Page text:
Pushkar is a popular tourist destination in Rajasthan, India. It is famous both for the Pushkar Sarovar and the Brahma Temple. It is also well known for the Pushkar Mela but I never got an opportunity to attend it till date. This was my third visit to Pushkar. In this post I share the best of my Pushkar photos.
It is a really special place for me because Chhavi and I have visited it together earlier. This time I was the guest of Pratap Palace in Ajmer. Pushkar and Ajmer close to each other. Once again no cameras are allowed within the Brahma Temple but cell phones are allowed. So all the pictures clicked in this post are from the Lumia 1020.
The Pushkar Lake and the Temple
The custom says that you need to visit the lake first and then go to the temple. The idea is to wash your hands and feet in the lake, or better still take a dip and then go to the temple. In the evenings it is very pleasant to walk around the lake. The sunset from the lake is spectacular too.
The Brahma temple at Pushkar is one of the few temples of Lord Brahma in the world. There is an interesting story behind it. It is said that Lord Brahma wanted to do a yagna and he needed his wife, Goddess Saraswati to perform the ritual. She took a lot of time in getting ready and the auspices time for the pooja was getting over. So Lord Brahma married Gayatri to complete the poja. When Goddess Saraswati came down and saw another woman sitting behind Lord Brahma she cursed him saying no one would worship him anywhere except at Pushkar. And hence there are hardly any temples devoted to Lord Brahma across the world.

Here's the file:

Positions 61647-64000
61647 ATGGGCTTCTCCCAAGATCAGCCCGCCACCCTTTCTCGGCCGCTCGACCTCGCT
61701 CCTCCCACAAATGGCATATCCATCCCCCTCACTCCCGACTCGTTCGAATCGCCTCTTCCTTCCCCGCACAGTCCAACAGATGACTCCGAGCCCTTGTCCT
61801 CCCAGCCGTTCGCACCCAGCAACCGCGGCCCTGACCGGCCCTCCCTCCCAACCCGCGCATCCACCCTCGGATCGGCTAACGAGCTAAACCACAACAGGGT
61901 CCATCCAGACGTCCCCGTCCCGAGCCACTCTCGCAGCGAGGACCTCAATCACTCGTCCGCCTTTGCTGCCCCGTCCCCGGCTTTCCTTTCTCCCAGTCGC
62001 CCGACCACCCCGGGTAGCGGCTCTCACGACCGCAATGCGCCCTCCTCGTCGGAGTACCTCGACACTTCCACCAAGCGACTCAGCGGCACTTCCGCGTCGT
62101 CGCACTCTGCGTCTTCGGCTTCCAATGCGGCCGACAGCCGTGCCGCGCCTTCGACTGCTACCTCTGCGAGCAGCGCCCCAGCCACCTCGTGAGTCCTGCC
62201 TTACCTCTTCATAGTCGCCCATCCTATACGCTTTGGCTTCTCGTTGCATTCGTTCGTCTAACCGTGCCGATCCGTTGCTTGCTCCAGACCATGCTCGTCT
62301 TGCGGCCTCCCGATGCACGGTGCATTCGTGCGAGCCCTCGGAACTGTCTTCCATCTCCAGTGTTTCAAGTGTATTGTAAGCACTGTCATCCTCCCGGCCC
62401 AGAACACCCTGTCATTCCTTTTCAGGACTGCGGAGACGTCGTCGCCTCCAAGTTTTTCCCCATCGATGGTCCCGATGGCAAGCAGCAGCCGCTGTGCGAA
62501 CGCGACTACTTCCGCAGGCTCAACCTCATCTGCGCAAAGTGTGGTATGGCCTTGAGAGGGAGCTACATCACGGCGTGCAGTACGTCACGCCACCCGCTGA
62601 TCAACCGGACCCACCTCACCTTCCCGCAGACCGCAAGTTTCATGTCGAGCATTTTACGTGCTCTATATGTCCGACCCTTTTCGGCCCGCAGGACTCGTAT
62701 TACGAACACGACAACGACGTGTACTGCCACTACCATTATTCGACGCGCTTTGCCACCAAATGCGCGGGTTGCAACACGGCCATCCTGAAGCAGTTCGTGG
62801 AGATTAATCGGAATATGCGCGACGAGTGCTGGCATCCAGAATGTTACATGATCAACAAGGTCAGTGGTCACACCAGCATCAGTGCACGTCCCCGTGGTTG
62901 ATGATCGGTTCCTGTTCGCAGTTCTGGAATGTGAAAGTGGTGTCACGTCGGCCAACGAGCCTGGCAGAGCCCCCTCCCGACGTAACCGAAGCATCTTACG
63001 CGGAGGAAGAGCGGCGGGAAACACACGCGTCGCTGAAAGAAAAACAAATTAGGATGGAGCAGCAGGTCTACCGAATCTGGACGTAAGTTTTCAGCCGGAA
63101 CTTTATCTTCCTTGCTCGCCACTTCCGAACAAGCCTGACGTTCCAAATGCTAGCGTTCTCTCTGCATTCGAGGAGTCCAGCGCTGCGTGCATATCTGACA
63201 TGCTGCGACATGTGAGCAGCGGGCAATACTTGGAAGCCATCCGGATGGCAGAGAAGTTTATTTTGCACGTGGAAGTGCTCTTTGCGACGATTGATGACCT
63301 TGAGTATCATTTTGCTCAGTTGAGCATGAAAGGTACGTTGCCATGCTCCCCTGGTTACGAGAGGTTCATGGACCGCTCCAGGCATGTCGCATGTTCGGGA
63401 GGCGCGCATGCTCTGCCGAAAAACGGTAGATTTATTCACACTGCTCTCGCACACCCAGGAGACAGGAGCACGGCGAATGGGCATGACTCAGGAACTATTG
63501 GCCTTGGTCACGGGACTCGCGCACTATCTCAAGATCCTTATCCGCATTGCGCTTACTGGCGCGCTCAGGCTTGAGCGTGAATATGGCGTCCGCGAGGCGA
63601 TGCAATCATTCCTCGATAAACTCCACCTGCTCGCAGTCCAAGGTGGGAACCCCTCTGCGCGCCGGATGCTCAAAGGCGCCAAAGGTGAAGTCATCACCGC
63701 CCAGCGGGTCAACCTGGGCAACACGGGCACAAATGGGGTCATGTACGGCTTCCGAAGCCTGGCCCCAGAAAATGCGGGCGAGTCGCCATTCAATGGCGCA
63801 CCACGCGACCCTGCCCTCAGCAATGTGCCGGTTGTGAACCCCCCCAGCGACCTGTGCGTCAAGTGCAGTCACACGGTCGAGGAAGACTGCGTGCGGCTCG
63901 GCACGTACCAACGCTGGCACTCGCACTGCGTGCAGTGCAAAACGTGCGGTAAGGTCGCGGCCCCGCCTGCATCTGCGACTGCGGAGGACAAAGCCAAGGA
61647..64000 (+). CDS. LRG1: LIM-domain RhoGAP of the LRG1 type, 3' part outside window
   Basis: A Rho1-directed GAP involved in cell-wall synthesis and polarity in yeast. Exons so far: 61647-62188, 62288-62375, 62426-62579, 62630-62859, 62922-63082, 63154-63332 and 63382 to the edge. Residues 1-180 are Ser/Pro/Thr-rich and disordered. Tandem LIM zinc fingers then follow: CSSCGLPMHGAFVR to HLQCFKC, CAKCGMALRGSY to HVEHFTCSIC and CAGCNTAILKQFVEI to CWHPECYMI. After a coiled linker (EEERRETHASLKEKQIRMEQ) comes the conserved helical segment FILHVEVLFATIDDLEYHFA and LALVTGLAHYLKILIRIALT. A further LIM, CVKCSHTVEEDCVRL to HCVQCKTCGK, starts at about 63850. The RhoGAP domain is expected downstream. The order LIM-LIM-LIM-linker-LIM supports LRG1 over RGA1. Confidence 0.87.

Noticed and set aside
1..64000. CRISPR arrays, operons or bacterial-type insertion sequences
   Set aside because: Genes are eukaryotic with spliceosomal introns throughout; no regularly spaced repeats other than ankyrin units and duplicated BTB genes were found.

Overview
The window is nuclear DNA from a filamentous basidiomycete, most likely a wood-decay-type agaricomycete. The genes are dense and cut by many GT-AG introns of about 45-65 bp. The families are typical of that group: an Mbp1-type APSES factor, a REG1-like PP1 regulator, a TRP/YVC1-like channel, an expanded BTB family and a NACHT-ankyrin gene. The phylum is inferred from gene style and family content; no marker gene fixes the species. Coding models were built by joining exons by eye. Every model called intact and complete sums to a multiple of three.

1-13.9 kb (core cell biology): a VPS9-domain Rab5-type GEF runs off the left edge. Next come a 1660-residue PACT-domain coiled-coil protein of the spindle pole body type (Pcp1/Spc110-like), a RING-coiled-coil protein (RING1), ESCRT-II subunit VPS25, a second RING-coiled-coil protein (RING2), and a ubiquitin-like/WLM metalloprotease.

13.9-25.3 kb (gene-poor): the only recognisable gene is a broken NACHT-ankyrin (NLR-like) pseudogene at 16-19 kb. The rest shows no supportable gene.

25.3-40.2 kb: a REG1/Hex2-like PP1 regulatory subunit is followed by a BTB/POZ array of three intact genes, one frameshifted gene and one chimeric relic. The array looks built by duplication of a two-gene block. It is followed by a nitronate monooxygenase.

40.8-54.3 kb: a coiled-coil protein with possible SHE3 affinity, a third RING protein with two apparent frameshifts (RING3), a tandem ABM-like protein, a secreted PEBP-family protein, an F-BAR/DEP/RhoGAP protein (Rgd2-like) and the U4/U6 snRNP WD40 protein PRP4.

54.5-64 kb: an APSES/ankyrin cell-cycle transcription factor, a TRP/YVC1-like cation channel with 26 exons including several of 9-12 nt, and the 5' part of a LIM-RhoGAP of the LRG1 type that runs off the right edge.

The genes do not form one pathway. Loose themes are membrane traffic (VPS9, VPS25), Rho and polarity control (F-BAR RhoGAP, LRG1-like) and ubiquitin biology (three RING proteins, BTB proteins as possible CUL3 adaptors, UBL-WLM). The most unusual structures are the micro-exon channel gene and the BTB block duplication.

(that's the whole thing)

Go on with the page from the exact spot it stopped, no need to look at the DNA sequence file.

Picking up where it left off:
The mural if you notice depicts the same story. Photography is frowned upon within the temple premises. There are notices saying no photography but it is tolerated at the peripheries.
To go to the temple you have to go barefoot and you cannot carry anything else but your cell phone. Not sure if you can carry a wallet or not but ladies handbags are not allowed. There are stairs that lead to the temple. I have seen no accessible route.
The flowers are meant as an offering to the Lord Brahma. They give such a colorful look to the place.
Pushkar is a small city where you can walk easily around the temple and the lake area. What catches the eye are the colors. If you look at the lane, the lady in yellow lends such striking colors to it.
Then the Rajasthani Pagdis (turbans) for sale are colorful as well. When Chhavi and I were here I took her picture wearing one. Shopkeepers ask for a small amount of money to lend you the pagdis.
While walking to the sarovar (which means lake in Hindi) I saw not the Taj Mahal Palace with shutters and all! I wonder what the real Taj Group would think of this?
Quite close to the temple I saw this gathering under a banyan tree. One day I guess I wish to go there and sit with them! I wonder what conversations would follow? Even after so many visits to both Pushkar and Ajmer, I guess I will happily go back again!